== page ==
Twenty-seven years ago, Tom Warth, a British expat and local book publisher, visited a small library in Jinja, Uganda. Its shelves were mostly empty. Students had little to read and what they had needed to be shared with several others. Warth had an idea: Let’s end the book famine in Africa. And let’s use best business practices to help make that happen.

That idea became the mission of St. Paul-based Books For Africa and has led to the shipment of more than 34 million books to 49 countries in Africa since Warth’s visit to Jinja. The book famine is not over, but we’ve made progress.

That simple mission became the guiding light of our nonprofit all these years. And while it is inspiring and durable, the mission alone is not sufficient. There are hundreds of nonprofits promoting worthy causes. But to survive and prosper in the 21st century, nonprofits have to adapt the best practices of both the nonprofit world and the business world and weld them together.

Nonprofits are important because they fill a role that neither governments nor corporations can. “Corporations almost invariably underinvest in public goods, because they can capture only a small fraction of the rewards,” the New Yorker’s James Surowiecki wrote recently. “Governments do better at providing public goods (defense, say, or education), but private agendas often derail the public, and governments are far less effective at tackling global problems.”

Nonprofits bring much to the table. They generally have a compelling mission like ending the book famine, curing cancer or ending hunger. They serve a social purpose and the greater good. They are generally service-oriented. They offer a compelling narrative about the impact of their work. Photos of smiling African children who finally got their own textbook are priceless.

But more and more nonprofits need to look to the business world for ideas about efficiency, results and metrics to measure results — using innovation, outsourcing and collaboration with other businesses and nonprofits to reduce the costs of operations.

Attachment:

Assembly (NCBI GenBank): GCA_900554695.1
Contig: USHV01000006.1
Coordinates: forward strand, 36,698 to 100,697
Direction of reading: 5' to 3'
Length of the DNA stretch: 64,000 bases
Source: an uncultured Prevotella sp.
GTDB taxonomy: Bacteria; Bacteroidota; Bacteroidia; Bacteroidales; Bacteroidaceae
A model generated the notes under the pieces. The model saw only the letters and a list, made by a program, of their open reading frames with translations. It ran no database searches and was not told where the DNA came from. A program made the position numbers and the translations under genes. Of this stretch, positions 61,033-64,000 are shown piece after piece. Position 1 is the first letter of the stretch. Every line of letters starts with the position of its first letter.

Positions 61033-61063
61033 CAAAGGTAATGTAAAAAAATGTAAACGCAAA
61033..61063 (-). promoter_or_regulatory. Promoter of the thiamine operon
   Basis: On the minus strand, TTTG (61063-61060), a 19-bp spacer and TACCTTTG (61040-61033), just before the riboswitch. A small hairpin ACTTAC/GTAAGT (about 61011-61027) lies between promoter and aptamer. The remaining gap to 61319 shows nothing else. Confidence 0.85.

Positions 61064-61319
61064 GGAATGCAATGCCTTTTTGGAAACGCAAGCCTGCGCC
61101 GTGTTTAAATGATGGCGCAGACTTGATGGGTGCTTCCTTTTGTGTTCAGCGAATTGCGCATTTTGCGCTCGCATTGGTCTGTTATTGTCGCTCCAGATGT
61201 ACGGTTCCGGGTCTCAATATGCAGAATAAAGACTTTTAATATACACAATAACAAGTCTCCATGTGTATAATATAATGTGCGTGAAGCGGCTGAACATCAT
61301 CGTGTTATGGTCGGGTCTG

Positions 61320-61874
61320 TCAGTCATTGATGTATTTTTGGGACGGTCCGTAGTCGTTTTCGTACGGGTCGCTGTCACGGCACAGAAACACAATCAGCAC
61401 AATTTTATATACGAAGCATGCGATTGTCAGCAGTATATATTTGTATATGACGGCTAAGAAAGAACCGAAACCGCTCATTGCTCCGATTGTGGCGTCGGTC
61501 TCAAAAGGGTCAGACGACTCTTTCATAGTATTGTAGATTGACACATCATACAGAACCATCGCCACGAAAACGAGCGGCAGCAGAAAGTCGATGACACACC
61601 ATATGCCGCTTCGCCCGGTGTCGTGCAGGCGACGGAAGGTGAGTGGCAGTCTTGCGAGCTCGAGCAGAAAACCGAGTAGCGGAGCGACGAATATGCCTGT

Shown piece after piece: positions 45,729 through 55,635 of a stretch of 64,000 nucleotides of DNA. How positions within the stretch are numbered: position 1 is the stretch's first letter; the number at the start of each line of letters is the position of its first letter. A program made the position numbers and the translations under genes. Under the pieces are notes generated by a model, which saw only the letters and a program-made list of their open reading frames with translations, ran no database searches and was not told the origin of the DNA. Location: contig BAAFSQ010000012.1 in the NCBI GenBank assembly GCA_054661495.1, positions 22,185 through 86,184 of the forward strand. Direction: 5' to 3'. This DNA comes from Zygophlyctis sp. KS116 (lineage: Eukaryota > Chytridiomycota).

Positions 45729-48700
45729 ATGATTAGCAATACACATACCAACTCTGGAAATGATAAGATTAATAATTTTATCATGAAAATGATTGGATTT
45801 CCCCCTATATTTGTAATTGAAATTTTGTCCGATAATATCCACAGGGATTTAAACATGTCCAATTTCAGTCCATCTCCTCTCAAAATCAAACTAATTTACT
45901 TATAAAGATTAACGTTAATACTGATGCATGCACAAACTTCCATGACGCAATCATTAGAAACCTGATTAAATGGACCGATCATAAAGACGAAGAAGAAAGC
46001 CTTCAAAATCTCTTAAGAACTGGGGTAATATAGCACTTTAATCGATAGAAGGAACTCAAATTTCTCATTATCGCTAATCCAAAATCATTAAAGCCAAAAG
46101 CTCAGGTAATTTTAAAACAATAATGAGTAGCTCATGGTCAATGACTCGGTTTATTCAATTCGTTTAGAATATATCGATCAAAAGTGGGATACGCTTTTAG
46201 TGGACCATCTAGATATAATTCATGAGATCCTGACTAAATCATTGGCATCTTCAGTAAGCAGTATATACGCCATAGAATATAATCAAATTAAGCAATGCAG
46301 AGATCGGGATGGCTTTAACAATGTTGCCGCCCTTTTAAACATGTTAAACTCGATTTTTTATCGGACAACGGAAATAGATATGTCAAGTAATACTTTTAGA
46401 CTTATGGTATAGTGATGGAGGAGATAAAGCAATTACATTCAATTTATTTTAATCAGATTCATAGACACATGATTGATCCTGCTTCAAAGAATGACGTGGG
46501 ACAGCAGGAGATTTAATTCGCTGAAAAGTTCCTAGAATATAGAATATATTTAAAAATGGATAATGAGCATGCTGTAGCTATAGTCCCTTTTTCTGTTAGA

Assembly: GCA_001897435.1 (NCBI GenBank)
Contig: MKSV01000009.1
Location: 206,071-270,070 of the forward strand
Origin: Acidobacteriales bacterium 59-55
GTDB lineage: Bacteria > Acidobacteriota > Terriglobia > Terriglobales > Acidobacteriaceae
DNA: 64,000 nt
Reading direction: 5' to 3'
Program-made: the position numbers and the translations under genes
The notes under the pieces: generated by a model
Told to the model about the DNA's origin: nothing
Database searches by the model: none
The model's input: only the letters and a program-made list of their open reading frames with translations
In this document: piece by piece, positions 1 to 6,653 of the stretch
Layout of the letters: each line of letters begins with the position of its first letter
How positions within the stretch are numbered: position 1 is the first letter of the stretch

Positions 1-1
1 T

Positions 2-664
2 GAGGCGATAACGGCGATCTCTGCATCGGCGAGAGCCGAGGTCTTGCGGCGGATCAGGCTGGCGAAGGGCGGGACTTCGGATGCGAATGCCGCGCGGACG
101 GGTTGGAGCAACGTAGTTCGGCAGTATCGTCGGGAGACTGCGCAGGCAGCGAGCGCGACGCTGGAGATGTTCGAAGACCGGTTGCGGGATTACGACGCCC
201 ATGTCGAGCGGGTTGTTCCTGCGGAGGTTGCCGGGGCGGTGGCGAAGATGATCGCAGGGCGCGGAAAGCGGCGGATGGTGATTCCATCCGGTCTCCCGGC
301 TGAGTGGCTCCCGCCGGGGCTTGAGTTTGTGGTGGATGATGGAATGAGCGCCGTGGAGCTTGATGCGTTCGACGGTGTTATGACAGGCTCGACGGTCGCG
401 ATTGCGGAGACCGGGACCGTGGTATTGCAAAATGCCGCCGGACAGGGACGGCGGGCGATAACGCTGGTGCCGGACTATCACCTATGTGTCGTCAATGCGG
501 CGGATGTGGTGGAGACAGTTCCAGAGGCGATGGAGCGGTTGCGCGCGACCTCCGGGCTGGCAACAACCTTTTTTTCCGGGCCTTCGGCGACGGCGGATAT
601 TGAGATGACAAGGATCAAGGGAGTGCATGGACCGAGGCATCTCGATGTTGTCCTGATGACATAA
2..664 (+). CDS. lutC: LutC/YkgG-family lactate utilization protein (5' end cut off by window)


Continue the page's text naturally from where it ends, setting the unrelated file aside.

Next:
BFA and other nonprofits take pride in the work they do and the standards by which they are judged.

For example, Charity Navigator, the country’s premier charity evaluator, gave BFA its top four-star rating for the fourth consecutive year, a rating only 8 percent of the charities rated received. The four-star rating was based on fiscal management and commitment to accountability and transparency. And Charity Navigator rated BFA No. 1 in its national “Humanitarian Relief Supplies” category.

Like businesses, nonprofits need to maintain a sharp focus on their mission and how they can reach their goals most efficiently. That includes maintaining a lean staff and operation, but also knowing what you do best and sticking to that.

In BFA’s case, we collect donated books and funds to ship them to schools and libraries in Africa. We work with partners in Africa who distribute the books. We hire out the trucking of books to our Atlanta warehouse and the actual transocean shipping to Africa. BFA doesn’t own trucks or shipping containers or run offices in Africa. We don’t have agents in Africa. And we don’t build the libraries. All those functions are outsourced. As a result, it costs 50 cents to ship one book to a student in Africa.

Another way to maintain focus and promote efficiency is to collaborate with other nonprofits and businesses and, in some cases, government agencies. Each party brings its own strengths to bear.

In BFA’s case, that means collaborating with the nonprofit World Reader to ship not only books but e-readers to African students. It means working with Hudson, Wis.-based Little Free Libraries to ship their unique libraries filled with books. It means working with Thomson Reuters to send law and human rights books to African law schools.

BFA also works closely with book companies that can provide specialized books to meet the demands of African students. For example, Follett (based in Chicago) has access to used high school textbooks while Better World Books (based in Indiana) provides college books and Merck (the pharmaceutical manufacturer and health care company) provides medical books. And Out of Print clothing sends a book to Africa for every shirt it sells.

And in many cases, the Peace Corps, U.S. embassies and USAID have worked with BFA to help provide books throughout Africa. These efforts are the ultimate “soft diplomacy,” promoting education and the rule of law as the basis for building democracy and stability. With all these collaborative efforts, the demand for books in Africa continues to grow. In fact, last month BFA had to double its warehouse space in Atlanta to meet that demand.

This month, Tom Warth returned to the library in Jinja, Uganda, where the idea for Books For Africa was hatched. Since his visit in 1988, more than 1.5 million books have been sent to Uganda, thousands to the Jinja library. Yet Warth, who will be celebrating his 80th birthday on a walk across Zanzibar and during his visit to Jinja, is still focused on his simple idea from three decades ago.